Several books ago I wrote one, Why Good Kids Act Cruel, to help parents help their early adolescents in middle school deal with mistreatment from social cruelty in any of the five forms it commonly takes: teasing, exclusion, bullying, rumoring, and ganging up.

Why is social meanness more prevalent at this time? I believe the answer is because developmental insecurity from early adolescent change makes for a very vulnerable age. Pushing against and pulling away from parents, the young person begins separating from the sheltered and simpler life of childhood. Not only does fitting into family becomes more difficult to do as relationships with parents become more abrasive, but the young person must face the challenges of making a more independent way through a much larger, more complex, more daunting, and less caring world.

Now there is more sadness at the loss of childhood, more anxiety from feeling out of control, and experiencing less confidence and competence that both conspire to lower self-esteem. The early adolescent knows they can’t go back home to childhood again and that their only choice is to somehow, some way, find an adequate belonging place among their peers, all of whom are struggling to adapt to the same overwhelming sense of change. So making and maintaining friends, establishing and holding social position, can become a ruthless competition where social survival feels at stake, peers doing to peers what they feel they must to secure themselves, frequently resorting to social meanness to gain this end.

This is no age for adults to abandon adolescents to their own social devices, to figure out independently what are the rules of getting along with each other. Allow that social freedom and you risk young people generating some degree of a Lord of the Flies scenario that can play out to an extremely formative and destructive end, both for those who are given hurt and for those who learn to inflict it.

What to do? As the most significant adults, parents and middle school teachers can use their influence to help young people moderate the incidence of social cruelty and practice a more socially considerate way.

First, consider what parents might do. They can weigh in at home by stating that they are in the know. Specifically, they communicate understanding that this is a more socially aggressive age, that in middle school more teasing, exclusion, bullying, rumoring, and ganging up is likely to occur. Then they can request to be informed should any of this mistreatment come their child’s way so they can offer emotional and coaching support, and that failing, and with the young person’s permission, state a willingness to speak to the authorities at school to get the cruelty stopped. They also declare their wish that their son or daughter does not participate in these harmful behaviors.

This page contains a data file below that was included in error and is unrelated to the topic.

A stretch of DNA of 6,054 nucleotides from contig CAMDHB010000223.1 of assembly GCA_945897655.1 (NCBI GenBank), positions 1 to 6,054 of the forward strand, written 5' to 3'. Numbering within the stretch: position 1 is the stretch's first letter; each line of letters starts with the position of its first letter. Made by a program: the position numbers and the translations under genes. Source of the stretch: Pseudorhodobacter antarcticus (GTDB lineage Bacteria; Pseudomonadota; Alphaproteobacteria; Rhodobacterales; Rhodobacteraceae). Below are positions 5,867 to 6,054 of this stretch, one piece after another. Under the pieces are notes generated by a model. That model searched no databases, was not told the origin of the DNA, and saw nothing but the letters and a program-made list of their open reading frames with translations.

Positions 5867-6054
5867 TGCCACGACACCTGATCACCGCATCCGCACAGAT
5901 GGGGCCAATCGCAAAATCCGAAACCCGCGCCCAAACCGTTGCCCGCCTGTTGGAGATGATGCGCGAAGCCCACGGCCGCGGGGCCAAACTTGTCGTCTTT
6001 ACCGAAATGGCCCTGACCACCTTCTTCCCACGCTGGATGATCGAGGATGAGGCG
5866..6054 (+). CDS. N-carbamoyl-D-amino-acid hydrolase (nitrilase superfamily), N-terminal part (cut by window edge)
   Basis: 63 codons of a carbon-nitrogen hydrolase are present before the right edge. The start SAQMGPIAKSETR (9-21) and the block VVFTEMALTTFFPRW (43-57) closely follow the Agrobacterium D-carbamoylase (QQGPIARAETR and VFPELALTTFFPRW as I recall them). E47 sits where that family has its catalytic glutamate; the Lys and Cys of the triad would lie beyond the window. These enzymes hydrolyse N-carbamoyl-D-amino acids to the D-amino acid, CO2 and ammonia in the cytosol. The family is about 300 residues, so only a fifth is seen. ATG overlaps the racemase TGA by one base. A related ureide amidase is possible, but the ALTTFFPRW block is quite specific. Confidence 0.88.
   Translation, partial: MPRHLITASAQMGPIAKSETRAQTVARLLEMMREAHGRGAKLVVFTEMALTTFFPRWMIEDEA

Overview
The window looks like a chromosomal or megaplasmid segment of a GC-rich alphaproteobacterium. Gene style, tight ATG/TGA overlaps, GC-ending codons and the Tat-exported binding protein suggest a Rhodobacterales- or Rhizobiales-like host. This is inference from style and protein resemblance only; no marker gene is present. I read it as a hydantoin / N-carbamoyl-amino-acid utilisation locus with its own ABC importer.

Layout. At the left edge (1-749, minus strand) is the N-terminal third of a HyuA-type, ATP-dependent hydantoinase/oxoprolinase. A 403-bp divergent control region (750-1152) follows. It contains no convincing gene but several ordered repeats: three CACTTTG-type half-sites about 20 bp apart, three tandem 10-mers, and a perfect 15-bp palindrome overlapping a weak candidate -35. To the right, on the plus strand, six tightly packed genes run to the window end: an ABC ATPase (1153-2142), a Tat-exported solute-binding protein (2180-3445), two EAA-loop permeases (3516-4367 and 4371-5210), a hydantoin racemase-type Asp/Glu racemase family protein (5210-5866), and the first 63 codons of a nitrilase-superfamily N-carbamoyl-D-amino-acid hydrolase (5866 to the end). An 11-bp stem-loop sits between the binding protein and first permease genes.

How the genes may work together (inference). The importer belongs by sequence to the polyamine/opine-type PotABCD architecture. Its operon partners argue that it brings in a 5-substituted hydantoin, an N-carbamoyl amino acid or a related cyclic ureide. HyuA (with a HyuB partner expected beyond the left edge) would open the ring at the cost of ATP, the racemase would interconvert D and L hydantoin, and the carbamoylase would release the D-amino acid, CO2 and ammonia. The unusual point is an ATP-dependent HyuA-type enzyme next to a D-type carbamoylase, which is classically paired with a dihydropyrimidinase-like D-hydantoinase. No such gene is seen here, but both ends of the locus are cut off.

Second, consider what the primary authorities at middle school might do, the classroom teachers. I suggest three influential actions they can take: define and openly discuss the five common forms of social cruelty; explain and discuss the larger social correlates of social cruelty in the adult world; and declare and discuss rules for communication and treatment among students in the teacher’s classroom.


Define social cruelty in terms of its five component behaviors. TEASING makes fun of or puts down some human characteristic or difference, usually by calling the person a negative name. EXCLUSION ignores or sets someone apart, isolating them as outsider to be left alone. BULLYING threatens, injures, or coerces so one person can dominate and control another. RUMORING spreads lies and damaging information through gossip to hurt someone’s social standing. GANGING UP unifies the greater number to hurt a single individual or a chosen few. When the teacher can bring these behaviors up for general discussion, then students are more likely to see them as a matter of choice.

This discussion raises the question: would they rather choose to create a student community ruled by social cruelty or by social consideration?


Relate the five acts of social cruelty to larger societal dynamics to which they can lead.

Teasing can lead to social labeling and prejudice—the use of stereotyping and name-calling. “He’s worthless like all of them!” The classroom discussion question might be: In the larger society, how do people label other people in prejudicial ways, how does it feel to be so labeled, and what kinds of damage can be done?